Specializing in only one or a few selected niche markets makes sense, because buyers will instantly know that you master the techniques for that specific niche market. On stock photography websites where the competition is really stiff, you have to choose a very narrow niche market in order to achieve many sales.

To sum up, look at the demand, learn from it and try to fill the holes of your chosen niche market.

 

4. Where to Submit Your Work

There are many stock photography websites where you can submit your photos. In this article we’ll showcase the top stock agencies:

iStockphoto

iStockphoto “is the internet’s original member-generated image and design community. Find your inspiration on the world’s leading royalty-free stock destination”.

Istockphoto

This website has a very large database with millions of photos. You can sell your photos for as low as $1. You can earn up to 40% from this price. The site has a complex pricing plan which can be viewed here: istockphoto.com/photographer-royalties.php

Here’s a detailed description as to how to sign up and sell your stock photos: istockphoto.com/sell-stock-photos.php

Dreamstime

Dreamstime “you can find a large variety of Royalty-Free stock images. Thanks to the continual evolution and diversification of digital technologies, we are able to provide images of a very high quality at a completely convenient price”.

Dreamstime

The agency works on a credit system. One credit costs $0.99 and a standard image of 1600×1200 pixels costs 3 credits. The contributors share on the sale a photo is 50%. You can view their price plan here: dreamstime.com/sell

Stockxpert

Stockxpert “is a royalty free stock photography community with the goal to provide customers with affordable stock imagery while offering a powerful tool to photographers and digital artists who would like to sell their work”.

Stockxpert

Small images, such as 400×300, are sold for $1 and larger 3600×2400 photos are sold for $10. A photographer can earn 50% for each download. For their guidelines have a look at this page: stockxpert.com/support/help/8_1

Fotolia

Fotolia “is the first worldwide social marketplace for royalty free stock images, allowing individuals and professionals to legally buy and share stock images and illustrations”.

Fotolia

The more images you sell, the higher your commission, starting at 33% and up to 50% or 60%. Buying images on this site is a little more expensive than other stock photo sites. The cost of 1 credit is $1 and a standard image costs 9 credits.

Shutterstock

Shutterstock “is the largest subscription-based stock photo agency in the world. Every day we add thousands of photographs, illustrations, and vectors to our outstanding collection of premium, royalty-free images”.

Shutterstock

Clustershot

Clustershot “is just a website. It’s not a movement, a fad, or a social experiment. On ClusterShot, you can sell your photos or buy other people’s photos”.

Clustershot

Corbis

Corbis “is a creative resource for advertising, marketing and media professionals worldwide, helping to bring creative work to life with the highest quality photography, footage and rights services”.

Corbis

 

5. Before You Submit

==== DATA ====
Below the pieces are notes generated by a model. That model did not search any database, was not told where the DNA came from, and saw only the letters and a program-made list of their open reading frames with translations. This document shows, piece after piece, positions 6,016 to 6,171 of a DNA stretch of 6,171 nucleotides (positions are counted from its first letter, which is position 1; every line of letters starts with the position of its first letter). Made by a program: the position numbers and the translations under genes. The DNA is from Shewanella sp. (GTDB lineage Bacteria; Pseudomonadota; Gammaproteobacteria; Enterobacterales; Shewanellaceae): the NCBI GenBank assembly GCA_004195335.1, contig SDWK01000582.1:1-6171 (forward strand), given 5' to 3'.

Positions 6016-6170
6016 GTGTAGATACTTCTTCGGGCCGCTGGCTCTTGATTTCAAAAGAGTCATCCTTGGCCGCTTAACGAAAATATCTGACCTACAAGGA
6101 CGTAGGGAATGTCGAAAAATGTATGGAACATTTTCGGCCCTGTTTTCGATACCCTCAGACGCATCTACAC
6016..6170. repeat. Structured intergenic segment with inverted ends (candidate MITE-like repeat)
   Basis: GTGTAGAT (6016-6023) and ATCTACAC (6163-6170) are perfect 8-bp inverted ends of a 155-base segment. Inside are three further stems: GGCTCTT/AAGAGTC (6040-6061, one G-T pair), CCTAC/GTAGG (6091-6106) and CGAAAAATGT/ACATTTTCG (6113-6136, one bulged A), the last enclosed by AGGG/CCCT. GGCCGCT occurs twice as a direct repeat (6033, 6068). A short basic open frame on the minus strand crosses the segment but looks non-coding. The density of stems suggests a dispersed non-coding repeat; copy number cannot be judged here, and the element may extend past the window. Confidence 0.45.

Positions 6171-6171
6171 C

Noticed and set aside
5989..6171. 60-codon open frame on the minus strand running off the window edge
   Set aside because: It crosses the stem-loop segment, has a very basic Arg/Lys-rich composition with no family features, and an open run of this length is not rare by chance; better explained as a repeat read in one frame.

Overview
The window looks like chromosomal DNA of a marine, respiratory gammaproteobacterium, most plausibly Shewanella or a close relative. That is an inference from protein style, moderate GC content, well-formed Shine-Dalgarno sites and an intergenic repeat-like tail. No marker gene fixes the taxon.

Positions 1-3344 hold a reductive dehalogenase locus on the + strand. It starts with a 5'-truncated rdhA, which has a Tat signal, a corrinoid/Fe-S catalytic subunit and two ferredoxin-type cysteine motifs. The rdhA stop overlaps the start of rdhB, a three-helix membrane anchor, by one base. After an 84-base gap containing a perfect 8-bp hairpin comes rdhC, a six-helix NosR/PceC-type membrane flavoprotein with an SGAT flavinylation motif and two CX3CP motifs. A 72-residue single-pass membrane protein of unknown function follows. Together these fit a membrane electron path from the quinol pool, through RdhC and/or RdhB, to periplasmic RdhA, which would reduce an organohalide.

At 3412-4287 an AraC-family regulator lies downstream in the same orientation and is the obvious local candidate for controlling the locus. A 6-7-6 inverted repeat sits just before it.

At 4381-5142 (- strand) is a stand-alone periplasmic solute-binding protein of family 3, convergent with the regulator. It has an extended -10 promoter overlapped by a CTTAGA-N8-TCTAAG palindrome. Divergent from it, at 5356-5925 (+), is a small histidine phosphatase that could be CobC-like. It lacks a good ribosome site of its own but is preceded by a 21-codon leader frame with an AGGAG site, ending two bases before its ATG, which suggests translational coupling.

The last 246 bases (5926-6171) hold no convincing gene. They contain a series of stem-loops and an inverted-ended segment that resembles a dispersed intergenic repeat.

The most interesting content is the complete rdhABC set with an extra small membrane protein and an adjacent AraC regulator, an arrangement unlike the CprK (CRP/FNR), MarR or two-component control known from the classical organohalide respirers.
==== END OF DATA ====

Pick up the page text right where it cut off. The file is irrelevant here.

Quality:

In order to maximize your chances of success, ensure that every photo you submit is top quality. Quality is the most important criteria on every stock photography site. Do not scale down your photos (making them into a smaller resolution) or scale them up (making them a higher resolution).

Editing:

Be extremely careful how you modify your images in digital photo editors such as Photoshop. Don’t bother to submit over or under exposed images. Also avoid the following photographic errors if you can: lens flare, noise, high contrast and blurs. Stock agencies will normally reject these types of photos.

Copyright:

You should not, under any circumstances, upload photos which are not yours. Also, avoid submitting third party logos and trademarks of any kind. One last thing, avoid taking photos of military buildings as well as buildings and objects where the trademark is visible (e.g. photos of the Apple Store).

 

6. License Types and Model Releases

Copyright is not Selling

Photos are not sold and/or purchased by users, they are licensed. Stock agencies will license your photos and create a binding agreement between you and the stock agency.

Copyright was first drafted in the 1976 Copyright Act, signed by most countries in the world and states that photographs are automatically subject to copyright protection for the lifetime of the author.

A copyright owner has four exclusive rights:

  1. To reproduce the copyrighted material
  2. To display the copyrighted work
  3. To create derivatives of the copyrighted work
  4. To distribute the copyrighted material

In most cases you always retain these rights when you submit your photos to stock agencies, but read the contributor agreement very carefully as these rights can be sold, assigned or transferred to a third party.

Licensing is the way in which you allow other people to use your photos. There are different license types that you need to know about before you submit your photos to stock agencies.

 

Royalty Free (Standard or creative) License

This is the most common form of licensing on stock photography websites. A buyer pays a flat fee for the image and nothing more. For example if a photo costs $1, then the buyer pays $1. The buyer doesn’t have the right to resell the image, only to use it.